Has the selfie made us less self-conscious?
The fact that selfies can be manipulated has raised concerns among consumer behaviour experts and psychoanalysts
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I am part of the Lokhandwala Running Club (LRC) in Mumbai. One ritual the group’s members follow is to take a selfie at the end of a run and post it on social media groups. These ‘real time’ smiling digital affirmations of triumph are of runners who have sweated it out while most others are struggling out of slumber or a hangover.
Self-portraits are the original selfies and they have been around since photography became affordable in the mid-19th century.
Remember the Polaroid? Then there was the Japanese purikura, perhaps the predecessor of Instagram and Snapchat. A purikura was a machine that took your picture, printed it in the form of stickers, and offered options such as overlaying the photograph with a message or favourite character. And this was in the 1990s.
With smartphones, the ability to make and take pictures has exploded. There are over 310 million posts tagged #me on Instagram. Pictures are no longer taken only on special occasions. Nor do they require any conscious thought or immense effort.
My 18 year-old niece is on Snapchat and clicks pictures making random faces. It’s like words, but instantaneous visual communication.
Meanwhile, some people have taken the selfie obsession to a different level—putting themselves and others at risk. The new form of expression has created an entire ecosystem around it with apps, gizmos and gadgets that enhance the selfie. Some of these gadgets like the selfie stick—handheld extension poles—are now banned in some places.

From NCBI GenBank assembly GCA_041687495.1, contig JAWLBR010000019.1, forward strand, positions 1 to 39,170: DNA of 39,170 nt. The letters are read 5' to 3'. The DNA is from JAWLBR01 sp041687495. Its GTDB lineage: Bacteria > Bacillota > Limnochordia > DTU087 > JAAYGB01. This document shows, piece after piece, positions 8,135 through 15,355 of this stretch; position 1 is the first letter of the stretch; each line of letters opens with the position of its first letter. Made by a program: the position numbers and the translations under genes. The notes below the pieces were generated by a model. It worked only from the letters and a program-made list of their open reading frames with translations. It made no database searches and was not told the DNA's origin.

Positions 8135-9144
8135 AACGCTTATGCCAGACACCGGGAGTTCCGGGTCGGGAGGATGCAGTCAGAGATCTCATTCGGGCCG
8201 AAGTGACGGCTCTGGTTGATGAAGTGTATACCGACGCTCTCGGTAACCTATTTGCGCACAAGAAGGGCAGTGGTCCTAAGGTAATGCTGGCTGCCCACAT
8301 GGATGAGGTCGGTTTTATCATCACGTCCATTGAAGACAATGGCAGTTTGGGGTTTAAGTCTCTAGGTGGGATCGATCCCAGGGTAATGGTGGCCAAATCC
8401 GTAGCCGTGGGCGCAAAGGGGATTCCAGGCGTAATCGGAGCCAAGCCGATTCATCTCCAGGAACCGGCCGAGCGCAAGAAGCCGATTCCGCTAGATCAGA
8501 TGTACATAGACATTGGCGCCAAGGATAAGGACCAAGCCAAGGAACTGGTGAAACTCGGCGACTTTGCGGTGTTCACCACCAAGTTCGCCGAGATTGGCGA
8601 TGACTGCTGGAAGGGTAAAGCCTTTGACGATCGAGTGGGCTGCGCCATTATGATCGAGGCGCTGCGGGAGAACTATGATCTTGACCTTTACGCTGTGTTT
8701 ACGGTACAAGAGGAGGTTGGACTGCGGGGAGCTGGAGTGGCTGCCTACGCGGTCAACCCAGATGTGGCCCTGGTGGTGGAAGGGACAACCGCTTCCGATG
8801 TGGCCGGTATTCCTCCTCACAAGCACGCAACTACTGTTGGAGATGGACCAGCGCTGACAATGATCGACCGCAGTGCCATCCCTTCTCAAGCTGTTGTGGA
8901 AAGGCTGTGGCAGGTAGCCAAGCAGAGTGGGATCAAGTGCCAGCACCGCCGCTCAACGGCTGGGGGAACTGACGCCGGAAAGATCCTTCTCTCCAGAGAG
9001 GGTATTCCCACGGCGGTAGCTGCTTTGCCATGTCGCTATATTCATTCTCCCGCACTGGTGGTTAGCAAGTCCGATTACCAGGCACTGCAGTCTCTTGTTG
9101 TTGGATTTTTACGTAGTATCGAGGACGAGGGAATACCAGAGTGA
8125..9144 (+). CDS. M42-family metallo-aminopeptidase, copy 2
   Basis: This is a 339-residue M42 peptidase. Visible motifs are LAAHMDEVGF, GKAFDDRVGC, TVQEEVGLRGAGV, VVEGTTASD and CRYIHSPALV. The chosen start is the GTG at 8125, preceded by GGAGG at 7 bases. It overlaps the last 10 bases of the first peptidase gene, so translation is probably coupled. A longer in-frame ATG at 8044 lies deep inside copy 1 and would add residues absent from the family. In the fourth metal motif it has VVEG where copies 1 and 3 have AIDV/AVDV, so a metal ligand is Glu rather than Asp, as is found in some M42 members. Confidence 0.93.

But how real are these images?
Amitava Sengupta, research scholar on consumer behaviour at the University of Calcutta, thinks they aren’t very real. According to Sengupta, the personal self (as he calls it) is not shared on social media. It is the other self (again, his term) which is on display.
The fact that selfies can be manipulated has raised concerns among consumer behaviour experts and psychoanalysts of people wanting to control their self-presentation to create a socially desirable self-image and get a positive feedback. The constant clicking of the self is also about narcissism. How else do you explain the over one million #bathroomselfie posts on Instagram?
But maybe we are making too much of something that is actually very trivial.
The selfie is not a self-portrait. It’s not a work of art. Also most are not taken for posterity. Apps such as Snapchat automatically delete pictures after a certain time. And people who post a lot on social media are known to systematically delete their archive and start over.
This may not at all be about increased narcissism or self-consciousness. If anything, it may be just the opposite. The selfie has made us a lot less self-conscious.
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